Saturday, February 16, 2008

Limiting laptop and cell phone use at Gen. Conf.

Here's an interesting issue raised for General Conference that caught my eye on the Methoblog. The Rules Committee for GC has called for no cell phone use and limited laptop use during the plenary and legislative sessions, as reported by UMReporter.

Of concern is the limited table space, 27", allotted to each delegate (a small area when you get all the books out that you need for following the legislation), the inequity between the techno "haves" and the techno "have-nots", and the potential for additional distractions from the business at hand.

Jay Voorhees raised an additional issue in his comment on the Methodblog:
The issue is ultimately one of the political structure that we have. The prohibition of electronic communication devices arises from the fear (and the reality) of someone controlling large voting blocks electronically. The fact remains that many delegates are driven as much by ideology and relationship as any sense of vision or discernment. We have a long history of delegates looking to delegation heads to inform their voting, and the fear exists that electronic communication could allow blocks to organize more efficiently and thus thwart the presence of the Holy Spirit. Of course some might suggest (probably correctly) that the blocks of votes have been so organized coming into the meeting that the Holy Spirit couldn't blow through anyway.

My initial reaction, which I put as a comment on Gavin's post on the Methoblog, was that the rules were impracticle, followed by an assertion that, regardless, I would use text messaging to keep up with my teenage daughter when we are busy in our different legislative sessions. But the discussion has me now thinking on another level.

Jay's comment saddens me. I know the ideological groups in our church are present at Gen. Conf., but I find it hard to believe the delegates would be looking to a "party boss" to tell them how to vote. Here in S.C., the rebel state, we dare anyone to tell us what to do, much less how to vote on an issue. I know such voting directions, or suggestions, occur ahead of time, when the caucases meet to discuss upcoming GC legislation. There's really no way to prevent that, nor I suppose, should there be. We are free to meet with like-minded persons in an effort share concerns and multiply influence. The Holy Spirit can work in that setting as much as by guiding the individual privately.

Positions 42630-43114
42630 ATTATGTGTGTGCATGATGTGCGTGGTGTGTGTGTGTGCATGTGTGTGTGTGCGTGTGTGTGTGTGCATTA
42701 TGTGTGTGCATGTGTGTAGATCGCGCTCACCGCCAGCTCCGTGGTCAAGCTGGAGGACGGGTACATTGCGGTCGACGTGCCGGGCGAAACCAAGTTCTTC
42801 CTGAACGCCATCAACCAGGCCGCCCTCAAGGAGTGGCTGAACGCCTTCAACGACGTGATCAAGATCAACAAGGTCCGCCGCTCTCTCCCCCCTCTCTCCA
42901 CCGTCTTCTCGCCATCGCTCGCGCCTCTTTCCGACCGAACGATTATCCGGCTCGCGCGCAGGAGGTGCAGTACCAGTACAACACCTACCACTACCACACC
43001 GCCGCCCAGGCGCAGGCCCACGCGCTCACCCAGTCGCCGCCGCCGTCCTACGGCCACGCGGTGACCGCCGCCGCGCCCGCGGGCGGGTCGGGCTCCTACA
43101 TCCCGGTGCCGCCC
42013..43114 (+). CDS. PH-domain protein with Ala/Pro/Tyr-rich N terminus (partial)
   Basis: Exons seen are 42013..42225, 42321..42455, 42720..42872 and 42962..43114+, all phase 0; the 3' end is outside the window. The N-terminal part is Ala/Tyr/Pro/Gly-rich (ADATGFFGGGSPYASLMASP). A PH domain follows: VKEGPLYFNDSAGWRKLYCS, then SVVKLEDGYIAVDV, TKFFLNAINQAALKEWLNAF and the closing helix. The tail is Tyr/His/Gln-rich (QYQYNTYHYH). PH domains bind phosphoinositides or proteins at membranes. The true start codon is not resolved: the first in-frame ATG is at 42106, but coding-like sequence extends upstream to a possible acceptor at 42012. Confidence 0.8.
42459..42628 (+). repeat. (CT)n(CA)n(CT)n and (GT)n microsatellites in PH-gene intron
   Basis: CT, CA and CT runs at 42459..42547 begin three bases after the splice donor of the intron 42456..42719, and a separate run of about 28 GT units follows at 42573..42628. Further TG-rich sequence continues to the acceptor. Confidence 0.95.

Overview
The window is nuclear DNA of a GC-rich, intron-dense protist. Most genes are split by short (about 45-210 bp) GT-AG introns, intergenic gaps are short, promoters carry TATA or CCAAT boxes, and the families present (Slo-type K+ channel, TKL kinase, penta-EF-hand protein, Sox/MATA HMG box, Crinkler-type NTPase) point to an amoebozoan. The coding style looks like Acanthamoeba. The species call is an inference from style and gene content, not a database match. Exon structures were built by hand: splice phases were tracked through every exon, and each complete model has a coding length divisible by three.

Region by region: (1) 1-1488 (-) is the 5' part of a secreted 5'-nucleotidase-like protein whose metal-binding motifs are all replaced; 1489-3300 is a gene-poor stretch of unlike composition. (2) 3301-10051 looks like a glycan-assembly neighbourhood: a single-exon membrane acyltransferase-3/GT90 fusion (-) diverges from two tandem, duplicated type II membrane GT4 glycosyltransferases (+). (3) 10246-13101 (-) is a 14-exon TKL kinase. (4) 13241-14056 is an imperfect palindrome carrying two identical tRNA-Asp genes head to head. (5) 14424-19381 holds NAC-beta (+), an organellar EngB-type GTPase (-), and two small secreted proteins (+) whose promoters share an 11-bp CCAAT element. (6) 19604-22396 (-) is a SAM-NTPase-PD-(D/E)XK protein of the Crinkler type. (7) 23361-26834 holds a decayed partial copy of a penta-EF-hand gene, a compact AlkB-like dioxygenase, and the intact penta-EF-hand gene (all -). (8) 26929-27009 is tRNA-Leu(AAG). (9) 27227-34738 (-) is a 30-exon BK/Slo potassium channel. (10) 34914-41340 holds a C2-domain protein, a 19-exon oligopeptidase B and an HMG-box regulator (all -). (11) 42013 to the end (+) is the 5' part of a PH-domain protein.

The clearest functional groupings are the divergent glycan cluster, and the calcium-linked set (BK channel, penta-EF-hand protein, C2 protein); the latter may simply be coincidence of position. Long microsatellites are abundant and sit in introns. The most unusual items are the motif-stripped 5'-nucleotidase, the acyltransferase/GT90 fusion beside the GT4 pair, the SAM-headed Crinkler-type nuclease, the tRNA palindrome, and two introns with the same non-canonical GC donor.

Rules of behavior must walk the line between "what is necessary to protect the common good" and the "need to respect and protect the freedom of the individual participant." And I approach that line with the belief that you have to expect mature behavior, and base your guidelines on that, not on the lowest expectation of behavior. For instance, instead of saying "no cellphone use" why not say: "Cell phone use should be limited to text messaging, with no audible alarm. Delegates should not allow such use to become a distraction for themselves or other delegates."

Anyone going to General Conference as a delegate knows they carry a responsibility to the Conference they represent, and to the whole church at large. Delegates should know for themselves what is a reasonable use of their time, their prayers and reflections, their relationships, and their support technology in order to do the best job they are able to do.


Joseph said...

I wonder if the number of spider solitaire games will plummet over those days?
Seriously, technology does exist to block cell signals--I wonder if it will be used?

What does this ruling say about the committee's fears and beliefs about people (according to Jay's post)? Is that a valid fear or belief given the conference's history?

It seems to me technology is not the issue here. If we see general conference as a bunch of voting blocs fueled by technology and thereby interfering with the work of the Holy Spirit, what are we really saying about general conference? If we see the rules committee as imposing on our personal freedoms and convenience, what are we saying about our place and importance over the good for the Body of Christ?

roadtripray said...

I believe that the Holy Spirit can and does influence someone's ideology to cause them to identify (or not) with a given group of people. I blogged about the four young black men who staged the first in a series of sit-ins at an all-white lunch counter on February 1, 1960. I like to believe the Holy Spirit was moving those four young men and using each of them to goad and inspire the other. I think it is defeatist to think that the Holy Spirit can't be involved if outside influences are allowed to compel delegates.

In fact, you could take the opposite extreme position and say that the "establishment" is trying to increase its influence by limiting delegates' information stream to that that is made available on the floor.

Politics! Ugh!